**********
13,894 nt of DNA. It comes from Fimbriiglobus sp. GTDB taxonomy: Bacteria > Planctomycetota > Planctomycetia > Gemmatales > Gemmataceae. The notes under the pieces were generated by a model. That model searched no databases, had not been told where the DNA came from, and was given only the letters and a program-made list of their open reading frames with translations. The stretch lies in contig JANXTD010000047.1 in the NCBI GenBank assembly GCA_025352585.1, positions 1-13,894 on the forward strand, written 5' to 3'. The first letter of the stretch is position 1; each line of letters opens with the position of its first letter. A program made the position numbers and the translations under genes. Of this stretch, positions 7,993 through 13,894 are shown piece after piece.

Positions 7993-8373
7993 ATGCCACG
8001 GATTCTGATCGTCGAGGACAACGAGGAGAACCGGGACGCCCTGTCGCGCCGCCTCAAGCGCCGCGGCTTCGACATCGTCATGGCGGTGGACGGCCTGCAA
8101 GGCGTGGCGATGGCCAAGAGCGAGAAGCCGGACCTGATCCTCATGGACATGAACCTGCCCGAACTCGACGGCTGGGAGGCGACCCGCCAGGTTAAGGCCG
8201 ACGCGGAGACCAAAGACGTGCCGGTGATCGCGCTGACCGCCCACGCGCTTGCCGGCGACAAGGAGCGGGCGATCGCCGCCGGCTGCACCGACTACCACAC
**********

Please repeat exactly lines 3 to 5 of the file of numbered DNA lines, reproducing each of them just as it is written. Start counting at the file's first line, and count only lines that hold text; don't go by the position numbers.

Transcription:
7993 ATGCCACG
8001 GATTCTGATCGTCGAGGACAACGAGGAGAACCGGGACGCCCTGTCGCGCCGCCTCAAGCGCCGCGGCTTCGACATCGTCATGGCGGTGGACGGCCTGCAA
8101 GGCGTGGCGATGGCCAAGAGCGAGAAGCCGGACCTGATCCTCATGGACATGAACCTGCCCGAACTCGACGGCTGGGAGGCGACCCGCCAGGTTAAGGCCG